A 2018 community survey of Library use to deepen understanding of Library customers and Salem residents Survey results highlight ways to engage current users with relevant programs, materials and services, as well as to attract new users who have yet to discover all the Library has to offer.
A Library Open House (January 31, 2019) presenting results of the community Library use survey, and soliciting feedback on hopes for the future of the Library building, favorite parts of the Library’s collections, and preferences for the interim Library location (for Library services during construction) Public input was summarized word clouds.
A February 2019 survey offered online and in print, in both English and Spanish, (February 12-26, 2019). The survey invited input on priorities for improving/adding Library features and spaces, as well as favorite Library programs and services, and changes to increase Library use.
A community Open House (February 19, 2019) featuring a presentation on diverse architectural approaches to Library design by Laura Klinger of Hacker Architects, lead architect for the Library renovation project. The fifty participants provided feedback on desired improvements/additions to the Library building, and what they value most about the Library’s spaces, features, programs, services and collections.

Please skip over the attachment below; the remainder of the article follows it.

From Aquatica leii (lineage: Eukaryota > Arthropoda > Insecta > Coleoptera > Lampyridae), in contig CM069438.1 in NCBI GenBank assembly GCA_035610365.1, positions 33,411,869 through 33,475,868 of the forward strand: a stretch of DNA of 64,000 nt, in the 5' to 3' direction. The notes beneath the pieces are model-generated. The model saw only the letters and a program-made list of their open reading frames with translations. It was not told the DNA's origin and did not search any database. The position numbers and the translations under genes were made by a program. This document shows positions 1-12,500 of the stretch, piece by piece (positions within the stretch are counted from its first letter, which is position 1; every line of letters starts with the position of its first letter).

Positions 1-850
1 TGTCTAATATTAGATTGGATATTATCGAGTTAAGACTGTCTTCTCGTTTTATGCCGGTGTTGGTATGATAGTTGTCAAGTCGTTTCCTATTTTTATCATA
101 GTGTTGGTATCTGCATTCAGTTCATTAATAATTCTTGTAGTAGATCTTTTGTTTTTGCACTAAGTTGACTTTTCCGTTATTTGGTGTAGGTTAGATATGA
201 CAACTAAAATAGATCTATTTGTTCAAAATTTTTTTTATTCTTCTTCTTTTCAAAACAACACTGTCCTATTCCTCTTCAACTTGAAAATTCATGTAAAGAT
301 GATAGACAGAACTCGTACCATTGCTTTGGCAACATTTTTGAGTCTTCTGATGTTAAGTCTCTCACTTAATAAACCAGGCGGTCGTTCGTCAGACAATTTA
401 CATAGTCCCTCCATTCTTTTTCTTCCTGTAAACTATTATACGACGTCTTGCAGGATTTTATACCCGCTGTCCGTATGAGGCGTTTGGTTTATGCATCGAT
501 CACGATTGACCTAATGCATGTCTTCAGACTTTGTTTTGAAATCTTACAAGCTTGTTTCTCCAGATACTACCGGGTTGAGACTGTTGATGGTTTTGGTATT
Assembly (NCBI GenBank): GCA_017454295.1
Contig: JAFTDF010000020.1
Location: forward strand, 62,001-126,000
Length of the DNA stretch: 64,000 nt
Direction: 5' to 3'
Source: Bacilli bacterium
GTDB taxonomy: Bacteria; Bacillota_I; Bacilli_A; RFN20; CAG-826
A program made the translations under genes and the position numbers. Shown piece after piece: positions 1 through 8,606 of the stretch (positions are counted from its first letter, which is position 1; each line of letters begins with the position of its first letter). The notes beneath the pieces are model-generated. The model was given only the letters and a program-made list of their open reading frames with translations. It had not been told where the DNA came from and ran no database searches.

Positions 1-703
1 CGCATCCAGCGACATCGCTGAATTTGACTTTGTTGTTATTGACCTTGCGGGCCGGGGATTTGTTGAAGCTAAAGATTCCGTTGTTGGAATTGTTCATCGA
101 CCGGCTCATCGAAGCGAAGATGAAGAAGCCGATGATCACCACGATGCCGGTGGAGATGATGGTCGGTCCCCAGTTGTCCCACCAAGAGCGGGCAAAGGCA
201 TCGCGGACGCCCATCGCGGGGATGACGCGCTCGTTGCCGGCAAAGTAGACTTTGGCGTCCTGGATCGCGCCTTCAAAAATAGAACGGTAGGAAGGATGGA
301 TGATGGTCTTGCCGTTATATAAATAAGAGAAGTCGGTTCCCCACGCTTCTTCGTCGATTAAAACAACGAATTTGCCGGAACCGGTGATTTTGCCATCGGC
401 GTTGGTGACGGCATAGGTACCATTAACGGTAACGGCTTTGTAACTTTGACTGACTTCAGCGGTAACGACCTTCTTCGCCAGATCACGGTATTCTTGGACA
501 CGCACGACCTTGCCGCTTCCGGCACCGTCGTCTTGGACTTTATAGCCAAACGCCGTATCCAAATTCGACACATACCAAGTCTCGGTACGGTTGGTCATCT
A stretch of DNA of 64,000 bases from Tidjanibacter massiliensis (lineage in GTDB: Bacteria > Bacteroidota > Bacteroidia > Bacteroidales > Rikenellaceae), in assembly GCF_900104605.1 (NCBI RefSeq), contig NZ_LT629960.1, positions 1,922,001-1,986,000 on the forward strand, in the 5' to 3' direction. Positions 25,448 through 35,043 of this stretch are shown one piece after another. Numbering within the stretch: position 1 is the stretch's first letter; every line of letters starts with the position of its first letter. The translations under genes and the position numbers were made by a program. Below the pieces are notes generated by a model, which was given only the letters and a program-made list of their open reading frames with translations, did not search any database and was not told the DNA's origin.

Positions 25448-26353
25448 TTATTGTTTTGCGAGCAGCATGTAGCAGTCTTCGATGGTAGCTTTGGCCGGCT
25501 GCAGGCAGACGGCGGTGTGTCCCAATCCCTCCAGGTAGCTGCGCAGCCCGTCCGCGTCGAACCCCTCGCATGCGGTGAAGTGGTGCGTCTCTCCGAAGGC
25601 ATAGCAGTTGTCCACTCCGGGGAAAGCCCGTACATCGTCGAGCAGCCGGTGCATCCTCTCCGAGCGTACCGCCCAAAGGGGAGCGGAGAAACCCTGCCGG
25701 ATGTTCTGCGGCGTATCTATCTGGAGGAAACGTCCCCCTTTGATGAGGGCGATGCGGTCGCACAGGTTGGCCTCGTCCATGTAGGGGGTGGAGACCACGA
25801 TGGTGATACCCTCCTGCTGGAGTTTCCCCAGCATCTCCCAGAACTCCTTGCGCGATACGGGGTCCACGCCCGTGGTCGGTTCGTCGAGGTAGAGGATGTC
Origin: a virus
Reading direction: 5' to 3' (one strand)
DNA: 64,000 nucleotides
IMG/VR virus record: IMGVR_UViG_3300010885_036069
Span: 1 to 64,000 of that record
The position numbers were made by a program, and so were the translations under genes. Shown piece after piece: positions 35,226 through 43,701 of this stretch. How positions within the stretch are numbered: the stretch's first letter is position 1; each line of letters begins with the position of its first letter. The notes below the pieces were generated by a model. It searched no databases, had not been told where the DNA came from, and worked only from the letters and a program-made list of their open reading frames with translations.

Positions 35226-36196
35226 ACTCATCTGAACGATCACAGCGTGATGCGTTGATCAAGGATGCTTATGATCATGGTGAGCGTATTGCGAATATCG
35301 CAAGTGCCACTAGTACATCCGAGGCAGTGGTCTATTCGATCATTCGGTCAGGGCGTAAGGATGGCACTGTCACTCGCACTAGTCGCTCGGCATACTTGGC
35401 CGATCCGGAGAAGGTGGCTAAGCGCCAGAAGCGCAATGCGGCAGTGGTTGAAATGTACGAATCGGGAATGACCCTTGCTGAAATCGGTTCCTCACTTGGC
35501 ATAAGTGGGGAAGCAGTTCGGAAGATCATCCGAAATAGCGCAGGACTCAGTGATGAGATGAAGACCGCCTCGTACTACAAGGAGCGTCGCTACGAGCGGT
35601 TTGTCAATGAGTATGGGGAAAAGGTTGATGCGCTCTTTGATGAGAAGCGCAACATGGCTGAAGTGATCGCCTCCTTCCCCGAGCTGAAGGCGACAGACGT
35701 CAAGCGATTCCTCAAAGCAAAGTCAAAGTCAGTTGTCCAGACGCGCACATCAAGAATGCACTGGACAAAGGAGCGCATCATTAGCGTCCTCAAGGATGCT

Listening sessions involving project architects with Library staff, Library Advisory Board, Friends of the Library and the Library Foundation produced advice on Library improvements, including design elements to improve visitor experience and Library functions. (See available list of “Top 10Programming Themes”.)
This feedback is supplemented by recent statistics on circulation and turnover in the Library’s collections and will include results of upcoming Open Houses on Library renovation design options (late April) and unveiling of the final Library design (fall 2019).
Who we heard from
In weighing these findings, it’s important to keep in mind who responded to opportunities to provide
input, and whose voices were not heard.
The community survey on Library use is most representative of all Salem residents, providing
information on Library use and non-use across a broad demographic spectrum. Even in this survey,
views of non-English speakers, and those who have yet to use the Library, are underrepresented.
The online/paper survey attracted over 300 respondents, but most are motivated, frequent Library
users (55 percent use the Library weekly). More important, this sample was heavily weighted toward an
older demographic: (37 percent of respondents are over age 65; 68 percent do not have children living
in their homes). The Open Houses attracted a similar cohort of older, frequent Library users.
Future listening efforts
Salem Public Library and City staff plan to continue conversations about how the Library can best serve community needs. Initiatives are underway to obtain feedback from parents of young children and from non-English speaking families. Public input will inform upcoming decisions about use and design of the Library building, as well as future Library programs, collections and services.